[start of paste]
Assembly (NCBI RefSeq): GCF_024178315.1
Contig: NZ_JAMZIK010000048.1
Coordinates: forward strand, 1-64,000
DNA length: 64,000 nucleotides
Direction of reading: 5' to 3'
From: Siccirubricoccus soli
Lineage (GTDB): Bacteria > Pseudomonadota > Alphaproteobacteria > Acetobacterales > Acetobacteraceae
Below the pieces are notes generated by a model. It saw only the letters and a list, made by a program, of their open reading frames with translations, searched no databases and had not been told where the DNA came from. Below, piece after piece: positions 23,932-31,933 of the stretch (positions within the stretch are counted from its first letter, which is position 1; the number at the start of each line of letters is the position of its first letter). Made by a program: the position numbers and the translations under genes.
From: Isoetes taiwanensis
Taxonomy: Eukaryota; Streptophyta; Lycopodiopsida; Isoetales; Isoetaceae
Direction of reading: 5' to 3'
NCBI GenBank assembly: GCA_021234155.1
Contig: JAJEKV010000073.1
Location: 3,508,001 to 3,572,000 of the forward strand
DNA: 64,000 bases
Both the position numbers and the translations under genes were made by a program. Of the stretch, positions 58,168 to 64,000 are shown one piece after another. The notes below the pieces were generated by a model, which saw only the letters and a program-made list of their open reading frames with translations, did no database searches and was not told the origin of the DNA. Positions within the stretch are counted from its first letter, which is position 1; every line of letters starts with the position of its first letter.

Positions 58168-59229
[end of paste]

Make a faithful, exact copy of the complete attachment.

Assembly (NCBI RefSeq): GCF_024178315.1
Contig: NZ_JAMZIK010000048.1
Coordinates: forward strand, 1-64,000
DNA length: 64,000 nucleotides
Direction of reading: 5' to 3'
From: Siccirubricoccus soli
Lineage (GTDB): Bacteria > Pseudomonadota > Alphaproteobacteria > Acetobacterales > Acetobacteraceae
Below the pieces are notes generated by a model. It saw only the letters and a list, made by a program, of their open reading frames with translations, searched no databases and had not been told where the DNA came from. Below, piece after piece: positions 23,932-31,933 of the stretch (positions within the stretch are counted from its first letter, which is position 1; the number at the start of each line of letters is the position of its first letter). Made by a program: the position numbers and the translations under genes.
From: Isoetes taiwanensis
Taxonomy: Eukaryota; Streptophyta; Lycopodiopsida; Isoetales; Isoetaceae
Direction of reading: 5' to 3'
NCBI GenBank assembly: GCA_021234155.1
Contig: JAJEKV010000073.1
Location: 3,508,001 to 3,572,000 of the forward strand
DNA: 64,000 bases
Both the position numbers and the translations under genes were made by a program. Of the stretch, positions 58,168 to 64,000 are shown one piece after another. The notes below the pieces were generated by a model, which saw only the letters and a program-made list of their open reading frames with translations, did no database searches and was not told the origin of the DNA. Positions within the stretch are counted from its first letter, which is position 1; every line of letters starts with the position of its first letter.

Positions 58168-59229